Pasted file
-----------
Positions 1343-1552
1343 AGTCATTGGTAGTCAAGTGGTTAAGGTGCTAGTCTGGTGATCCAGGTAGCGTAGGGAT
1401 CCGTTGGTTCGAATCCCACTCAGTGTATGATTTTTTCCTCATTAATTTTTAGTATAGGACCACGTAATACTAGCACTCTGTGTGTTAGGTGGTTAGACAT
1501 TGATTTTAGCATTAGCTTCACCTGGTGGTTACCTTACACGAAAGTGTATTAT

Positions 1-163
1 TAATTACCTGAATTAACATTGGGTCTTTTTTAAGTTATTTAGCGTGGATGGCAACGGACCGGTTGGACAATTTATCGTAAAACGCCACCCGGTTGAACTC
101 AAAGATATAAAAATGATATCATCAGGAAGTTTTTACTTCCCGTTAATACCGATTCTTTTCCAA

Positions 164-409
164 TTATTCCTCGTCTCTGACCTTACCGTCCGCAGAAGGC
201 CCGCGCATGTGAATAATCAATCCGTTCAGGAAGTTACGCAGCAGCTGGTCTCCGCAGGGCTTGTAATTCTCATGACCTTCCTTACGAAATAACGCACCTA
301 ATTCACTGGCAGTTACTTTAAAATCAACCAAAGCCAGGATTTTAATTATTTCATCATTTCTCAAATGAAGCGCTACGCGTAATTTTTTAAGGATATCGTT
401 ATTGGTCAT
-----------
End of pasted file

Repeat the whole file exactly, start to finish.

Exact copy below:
Positions 1343-1552
1343 AGTCATTGGTAGTCAAGTGGTTAAGGTGCTAGTCTGGTGATCCAGGTAGCGTAGGGAT
1401 CCGTTGGTTCGAATCCCACTCAGTGTATGATTTTTTCCTCATTAATTTTTAGTATAGGACCACGTAATACTAGCACTCTGTGTGTTAGGTGGTTAGACAT
1501 TGATTTTAGCATTAGCTTCACCTGGTGGTTACCTTACACGAAAGTGTATTAT

Positions 1-163
1 TAATTACCTGAATTAACATTGGGTCTTTTTTAAGTTATTTAGCGTGGATGGCAACGGACCGGTTGGACAATTTATCGTAAAACGCCACCCGGTTGAACTC
101 AAAGATATAAAAATGATATCATCAGGAAGTTTTTACTTCCCGTTAATACCGATTCTTTTCCAA

Positions 164-409
164 TTATTCCTCGTCTCTGACCTTACCGTCCGCAGAAGGC
201 CCGCGCATGTGAATAATCAATCCGTTCAGGAAGTTACGCAGCAGCTGGTCTCCGCAGGGCTTGTAATTCTCATGACCTTCCTTACGAAATAACGCACCTA
301 ATTCACTGGCAGTTACTTTAAAATCAACCAAAGCCAGGATTTTAATTATTTCATCATTTCTCAAATGAAGCGCTACGCGTAATTTTTTAAGGATATCGTT
401 ATTGGTCAT